With over two hours of footage in its belt, I’ve no idea what was “unrated” in this version of the film when compared to the theatrical, but I can guess there was a bit more nudity involved than we had originally. The film also had its fair share of explicit language (both at home and at school) particularly during Michael’s childhood that undoubtedly influenced part of his mind to become unhinged. In an almost odd way Zombie created a film where the viewer feels slightly compassionate towards Myers at the end of the film, rooting for him to take a step towards sanity rather than completely letting go. I’m sure that can’t be said for the original Halloween; I’m sure this one loses part of the intensity and scary moments that made the original so famous, but even if it is lighter in that fare, Rob Zombie’s Halloween makes up for it with perhaps the even scarier element: what it takes for an individual to truly become a psychopath. Recommended.
Arriving in two separate two-disc editions (Unrated Widescreen and Rated Fullscreen), Halloween will certainly make for an interesting Christmas gift when it streets on December 18th. While the release date for the film may be odd, it makes sense to release it sooner rather than waiting until next Halloween to release the DVD—and for the fans of Zombie and of the film, it will undoubtedly make their day to see this unrated two-disc edition, which is filled with great extras and featurettes.
Arriving in a standard amaray two-disc case (with the locks), there is no insert or outer slipcover and the interior disc art mirrors that of the front cover for both the unrated and rated DVD releases. Also a note I want to make is that the plastic insert covering on the front of the DVD seems to be made of a thinner, more rubbery material—this is the first DVD case I’ve seen this on, so I don’t know if this is a turn to be more environmentally friendly or what, but it has a noticeably different texture. Not terribly important when talking about this film, but it’s just something I felt was worth mentioning.
Menus are simple and easy to navigate and video and audio for the film are what you’d expect. Video is consistently clear, with great black levels and very little noticeable compression. Audio isn’t exactly a powerhouse when it comes to surround work, but there are a few elements, mainly later in the film, that get some rear channel play.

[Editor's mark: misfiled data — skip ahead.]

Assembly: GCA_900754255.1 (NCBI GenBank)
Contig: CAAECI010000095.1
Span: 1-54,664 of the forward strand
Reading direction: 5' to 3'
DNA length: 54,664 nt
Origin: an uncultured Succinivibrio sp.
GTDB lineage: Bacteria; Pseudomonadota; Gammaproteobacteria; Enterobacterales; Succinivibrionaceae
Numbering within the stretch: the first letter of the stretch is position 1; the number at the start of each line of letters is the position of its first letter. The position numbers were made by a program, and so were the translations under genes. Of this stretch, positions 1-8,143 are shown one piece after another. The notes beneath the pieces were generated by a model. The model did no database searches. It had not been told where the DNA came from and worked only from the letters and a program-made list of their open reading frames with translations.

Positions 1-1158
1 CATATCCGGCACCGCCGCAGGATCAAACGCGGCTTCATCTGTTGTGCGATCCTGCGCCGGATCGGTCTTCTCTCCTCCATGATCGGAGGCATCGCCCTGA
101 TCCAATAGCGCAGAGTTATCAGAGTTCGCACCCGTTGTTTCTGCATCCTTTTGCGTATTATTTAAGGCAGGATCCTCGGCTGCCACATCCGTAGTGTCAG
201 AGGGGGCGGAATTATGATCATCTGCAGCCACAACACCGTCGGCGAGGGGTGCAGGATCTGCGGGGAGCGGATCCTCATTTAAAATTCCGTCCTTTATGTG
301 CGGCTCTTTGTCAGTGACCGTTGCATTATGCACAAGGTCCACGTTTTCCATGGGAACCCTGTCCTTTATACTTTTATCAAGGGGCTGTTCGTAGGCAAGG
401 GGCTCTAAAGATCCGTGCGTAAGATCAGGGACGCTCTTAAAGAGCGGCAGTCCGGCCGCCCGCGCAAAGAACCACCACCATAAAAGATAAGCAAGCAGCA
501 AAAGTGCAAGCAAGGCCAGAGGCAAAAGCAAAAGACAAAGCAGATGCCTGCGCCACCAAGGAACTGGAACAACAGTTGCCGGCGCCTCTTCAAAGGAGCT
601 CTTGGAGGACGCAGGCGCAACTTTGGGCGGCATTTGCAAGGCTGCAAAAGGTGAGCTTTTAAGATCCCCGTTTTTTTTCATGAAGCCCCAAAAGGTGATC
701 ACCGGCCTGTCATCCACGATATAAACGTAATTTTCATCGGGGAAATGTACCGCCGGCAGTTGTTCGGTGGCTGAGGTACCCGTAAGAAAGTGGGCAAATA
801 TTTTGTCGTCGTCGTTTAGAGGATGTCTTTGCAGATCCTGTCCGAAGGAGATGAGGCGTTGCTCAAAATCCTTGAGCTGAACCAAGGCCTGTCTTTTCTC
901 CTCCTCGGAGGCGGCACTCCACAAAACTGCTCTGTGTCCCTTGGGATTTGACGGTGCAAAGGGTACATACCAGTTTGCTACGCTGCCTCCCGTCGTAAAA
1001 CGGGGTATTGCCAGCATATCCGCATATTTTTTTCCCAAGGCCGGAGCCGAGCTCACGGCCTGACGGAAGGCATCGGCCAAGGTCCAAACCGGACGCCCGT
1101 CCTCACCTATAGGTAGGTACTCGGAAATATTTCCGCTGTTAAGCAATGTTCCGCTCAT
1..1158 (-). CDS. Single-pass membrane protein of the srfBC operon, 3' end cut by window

Moving onto the extras we have a full-length film commentary from Rob Zombie. While he can be dry at times and merely point out the obvious, he does his best to explain the reasoning behind the film and the reasons he chose certain shots over others. His career as a director is still young, but it’s obvious he has the love for it—hopefully he’ll be able to continue it. Seeing that the commentary is the only extra on the first disc, it is actually just an option from the main menu of the DVD, rather than being shoved into a sub-Special Features menu. Nice streamlining job there.
Disc two starts off with an alternate ending to the film, which also has commentary by Zombie. This alternate ending has it ending shortly after Michael pulls Laurie out of the car; Michael then lets Laurie go after some persuasion from Loomis and the Haddonfield police force then open fire on Michael, dropping him to the ground. Not quite as impactful as having Laurie kill Michael herself, thus showing off some of the insanity that she may or may not have inherited from being related to the psychopath and for that reason alone I’m glad Zombie went with the ending that was used in the film.
Next up is a series of deleted scenes, also with commentary. The large brunt of these scenes is just explanatory scenes and they actually contain a large bit of humor courtesy of Loomis. Again, these scenes would’ve either been unnecessary or simply too unfitting for this film and they were all cut for the right reasons. A semi-lengthy blooper reel follows these deleted scenes and is mostly just Malcolm McDowell going off on tangents about whatever pops in his head. Sherri Moon Zombie also has a fair share of flubs here, but they’re really the only two who actually break most of the time.
“The Many Masks of Michael Myers” takes us on a brief tour of the hundreds of masks he made while in his cell, while “Re-Imagining Halloween” is the real behind-the-scenes featurette here, dedicated to the initial concept of doing the film, to the production, makeup, special effects, props and wardrobes. Altogether they only run about twenty minutes, but they’re nice, short and to-the-point. After these extras we have a “Meet the Cast” bit with some quick interviews about how they came to be on the film and why Zombie chose them for the parts. Twenty-nine minutes of screen tests by the chosen actors is included as well as a quick screen test of Scout Taylor-Compton as Laurie Chode.
Overall this is a solid DVD set to accompany a solid film. While the extras aren’t as elaborate as the two-hour documentary on the making of The Devil’s Rejects they’re adequate and pleasing enough. Like the film, this DVD set comes Recommended.
Halloween – Unrated Two-Disc arrives on DVD on December 18th.
Be sure to check out the Michael Myers Rampage game online here.